In 2010 even the small kids know Internet is a very large space of bytes. I am browsing it every day like billions of people, but I am using only a little part of it as user and contributor.

My Internet is exactly the part I am using from the biggest Internet. What am I expecting from a new generation of browser? The answer is … to support me:// protocol.

Of course this protocol doesn’t exist and will never exist, but this protocol gives you an idea what I am expecting a browser to do.

I am not interested in Bookmarks
Let me first ask you a question. How often do you bookmark some stuff? OK, how often do you visit this websites later? See?


Right now I have more than 200 bookmarks, with tags and categories and I visit the bookmarks that are visible on my bookmark sidebar. Why? Because I don’t need them actually. Yes it is true. If I need something I will search for it, instead of using a bookmark. It is easy and I know I will find what I need faster than browsing bookmarks. Fact!

A browser must know what I want to visit.

No, I am not talking about AI. A new generation browser must remember what and when I visit and to suggest me an option. For example, I am reading every day news from a couple of websites and yes I am reading it at a particular time frame (9-10 in the morning).

What I expect from a browser is, if the time is 9.15 and I am opening my browser, to see several news websites links to choose from. Something like that:


Saved searches
Yes. I prefer to use a search engine to find what I need, but the browser must remember what I am searching for and when and if the next time I do the same search, the browser should display a message that I have made this search 2 weeks ago and I have visit those sites:


This is the new generation bookmark for me. Of course I will have history of my searches and visit sites linked to them.

My Internet are not only the websites, but my mail and my schedule. I am expecting my browser to show me information of some linked products like Sunbird and Thunderbird, something like that:


14 thoughts on “The me:// protocol and Firefox

  1. I’m doubtful of the claim that users don’t use bookmarks. On, “bookmarks” is the top search term. And when you ask “OK, how often do you visit this websites later”, I’m not sure what you think I answered. :-)

  2. I have to take an issue with one claim in your article. Yes, I have also non-used bookmarks *before* Firefox 3.0, but I have to admit, one of the most revolutionary effects of the Awesome bar (and the reason why I actually think it *is* awesome) was introduction of tags to the mix. Now I have plenty of bookmarks but I don’t keep any hierarchy and I never go to the Bookmarks menu … but I am running Firefox bookmarks as my private … just put couple of tags to the location bar and Firefox quickly filters out the URL I was looking for. Works pretty well for me. And no, of course, I don’t have ANY hierarchy in my bookmarks, I just dump them all to Unsorted Bookmarks.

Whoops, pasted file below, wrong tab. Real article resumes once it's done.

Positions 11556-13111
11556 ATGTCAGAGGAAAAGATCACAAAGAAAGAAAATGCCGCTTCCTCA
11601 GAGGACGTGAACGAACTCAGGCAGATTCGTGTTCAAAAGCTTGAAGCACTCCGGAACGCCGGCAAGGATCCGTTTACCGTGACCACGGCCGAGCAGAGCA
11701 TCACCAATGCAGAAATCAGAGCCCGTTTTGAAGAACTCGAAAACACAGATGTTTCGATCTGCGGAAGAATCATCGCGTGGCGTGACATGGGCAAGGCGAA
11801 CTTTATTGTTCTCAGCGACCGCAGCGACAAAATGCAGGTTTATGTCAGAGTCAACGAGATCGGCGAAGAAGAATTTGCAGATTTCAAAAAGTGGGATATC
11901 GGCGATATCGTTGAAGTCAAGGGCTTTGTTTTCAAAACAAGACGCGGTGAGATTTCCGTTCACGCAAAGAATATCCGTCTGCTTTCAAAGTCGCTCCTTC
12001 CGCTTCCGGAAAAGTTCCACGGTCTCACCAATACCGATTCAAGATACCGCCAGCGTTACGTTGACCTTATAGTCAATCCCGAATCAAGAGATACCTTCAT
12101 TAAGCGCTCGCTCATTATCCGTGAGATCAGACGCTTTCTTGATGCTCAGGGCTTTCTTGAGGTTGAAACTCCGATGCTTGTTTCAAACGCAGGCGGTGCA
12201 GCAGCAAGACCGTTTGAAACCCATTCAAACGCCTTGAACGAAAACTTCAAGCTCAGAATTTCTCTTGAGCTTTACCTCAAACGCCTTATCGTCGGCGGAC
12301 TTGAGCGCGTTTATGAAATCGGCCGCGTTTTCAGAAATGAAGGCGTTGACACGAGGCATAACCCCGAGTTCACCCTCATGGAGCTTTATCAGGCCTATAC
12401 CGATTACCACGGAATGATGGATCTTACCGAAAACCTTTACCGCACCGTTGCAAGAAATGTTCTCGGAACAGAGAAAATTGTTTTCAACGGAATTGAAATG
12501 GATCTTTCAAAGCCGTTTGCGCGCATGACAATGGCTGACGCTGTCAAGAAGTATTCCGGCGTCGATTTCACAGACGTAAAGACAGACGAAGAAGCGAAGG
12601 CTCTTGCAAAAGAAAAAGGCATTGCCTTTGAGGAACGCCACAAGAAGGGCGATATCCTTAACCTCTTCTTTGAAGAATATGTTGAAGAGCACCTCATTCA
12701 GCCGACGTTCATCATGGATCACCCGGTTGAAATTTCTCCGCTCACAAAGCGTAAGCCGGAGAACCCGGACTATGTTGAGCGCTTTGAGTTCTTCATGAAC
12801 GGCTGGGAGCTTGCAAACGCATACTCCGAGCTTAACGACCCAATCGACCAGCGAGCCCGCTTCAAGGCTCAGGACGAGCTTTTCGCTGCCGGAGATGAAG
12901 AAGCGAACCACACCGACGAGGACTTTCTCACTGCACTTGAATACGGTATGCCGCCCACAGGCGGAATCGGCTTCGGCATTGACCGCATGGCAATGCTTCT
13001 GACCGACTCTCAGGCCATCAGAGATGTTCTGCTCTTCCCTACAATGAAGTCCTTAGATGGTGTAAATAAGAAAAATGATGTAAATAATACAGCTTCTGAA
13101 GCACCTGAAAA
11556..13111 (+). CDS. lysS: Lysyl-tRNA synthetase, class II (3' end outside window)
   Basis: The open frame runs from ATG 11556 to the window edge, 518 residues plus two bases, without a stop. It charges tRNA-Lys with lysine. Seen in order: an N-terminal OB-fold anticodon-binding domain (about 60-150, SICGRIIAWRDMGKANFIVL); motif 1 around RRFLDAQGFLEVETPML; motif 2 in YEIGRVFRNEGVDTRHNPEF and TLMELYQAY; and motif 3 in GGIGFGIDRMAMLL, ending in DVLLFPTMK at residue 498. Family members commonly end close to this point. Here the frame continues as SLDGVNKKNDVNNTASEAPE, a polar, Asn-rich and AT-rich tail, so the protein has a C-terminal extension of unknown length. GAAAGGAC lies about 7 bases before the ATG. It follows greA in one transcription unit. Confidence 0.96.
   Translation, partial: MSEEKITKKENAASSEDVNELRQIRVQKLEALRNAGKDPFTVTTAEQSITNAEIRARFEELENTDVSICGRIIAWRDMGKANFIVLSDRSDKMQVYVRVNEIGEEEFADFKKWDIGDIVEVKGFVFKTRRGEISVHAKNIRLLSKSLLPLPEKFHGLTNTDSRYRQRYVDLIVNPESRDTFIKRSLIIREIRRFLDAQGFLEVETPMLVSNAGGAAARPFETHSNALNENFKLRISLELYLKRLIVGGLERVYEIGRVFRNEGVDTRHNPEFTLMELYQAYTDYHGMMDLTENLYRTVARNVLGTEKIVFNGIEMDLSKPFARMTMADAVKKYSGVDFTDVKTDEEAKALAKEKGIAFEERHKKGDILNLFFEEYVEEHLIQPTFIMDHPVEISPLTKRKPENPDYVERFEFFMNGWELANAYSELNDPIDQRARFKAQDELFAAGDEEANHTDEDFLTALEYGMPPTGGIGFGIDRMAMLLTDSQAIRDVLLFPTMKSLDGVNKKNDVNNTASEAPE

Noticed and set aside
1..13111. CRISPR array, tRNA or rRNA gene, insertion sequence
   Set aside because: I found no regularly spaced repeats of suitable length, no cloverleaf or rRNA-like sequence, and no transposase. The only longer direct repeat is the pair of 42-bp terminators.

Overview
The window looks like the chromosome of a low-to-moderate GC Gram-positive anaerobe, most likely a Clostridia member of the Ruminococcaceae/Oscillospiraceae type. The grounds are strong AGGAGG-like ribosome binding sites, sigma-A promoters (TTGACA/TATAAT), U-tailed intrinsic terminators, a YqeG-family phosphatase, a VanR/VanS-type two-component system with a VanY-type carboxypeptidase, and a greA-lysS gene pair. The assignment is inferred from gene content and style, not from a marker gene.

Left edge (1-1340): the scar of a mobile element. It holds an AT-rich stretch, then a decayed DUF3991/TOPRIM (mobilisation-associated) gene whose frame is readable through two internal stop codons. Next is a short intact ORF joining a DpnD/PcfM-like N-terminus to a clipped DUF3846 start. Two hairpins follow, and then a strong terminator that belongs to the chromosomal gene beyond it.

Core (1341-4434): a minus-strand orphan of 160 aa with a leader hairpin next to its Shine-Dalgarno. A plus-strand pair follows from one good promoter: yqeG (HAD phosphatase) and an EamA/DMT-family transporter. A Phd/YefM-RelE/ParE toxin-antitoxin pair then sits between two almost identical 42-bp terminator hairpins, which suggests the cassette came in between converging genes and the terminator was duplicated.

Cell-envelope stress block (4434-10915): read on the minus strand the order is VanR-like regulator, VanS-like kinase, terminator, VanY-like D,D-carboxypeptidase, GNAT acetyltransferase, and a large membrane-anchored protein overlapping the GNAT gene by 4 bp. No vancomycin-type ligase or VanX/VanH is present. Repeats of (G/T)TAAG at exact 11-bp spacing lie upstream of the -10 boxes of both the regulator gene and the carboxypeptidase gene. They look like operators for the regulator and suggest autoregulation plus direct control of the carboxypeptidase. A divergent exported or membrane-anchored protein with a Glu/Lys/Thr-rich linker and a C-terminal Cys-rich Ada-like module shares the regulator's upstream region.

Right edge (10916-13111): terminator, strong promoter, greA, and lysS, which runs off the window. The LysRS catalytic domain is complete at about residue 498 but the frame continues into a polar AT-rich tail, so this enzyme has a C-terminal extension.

I think instead of throwing the bookmarks away, this personal (with Weave making it not so personal if needed) is way to revive the idea of bookmarks.

  3. I have over 1,200 items in my bookmarks… the majority are from way back in Netscape 3.0 days… but I still want to keep them because if I wanted to get to those sites as I remember their content more then the name or branding. Also.. I have 4 folders on my shortcut bar filled with stuff I visit several times a day..

    I like clicking on menus better then waiting for Google to load, moving my hands to the keyboard and then hoping for handy results.

  4. No, I am not talking about AI

    Maybe not, but you’ve got to be pretty smart – one of the most annoying things software can do is to try to be helpful, and not get it 100% right. The most extreme example of that was the stupid Office paperclip, but it’s true of any program – the software must either stay out of the way, or it must genuinely be helpful.

  5. A great idea indeed, that certainly could do with been implemented.
    To expand, it could also be a utility to pool in a users popular social network profiles. Maybe even a fusion of the Raindrop project :)

  6. To each his preferences I’d say.
    – I have a lot of bookmarks, organised hierarchically (tree-wise) and I know that I’ll find a bookmarked site much faster by means of the Bookmarks menu and its submenus than if I have to search for it using a search engine.
    – For sites that I’ve visited recently, I use history completion; and if nothing comes up in the history drop-down, I can still (but as a last resort) use the search option at its bottom.

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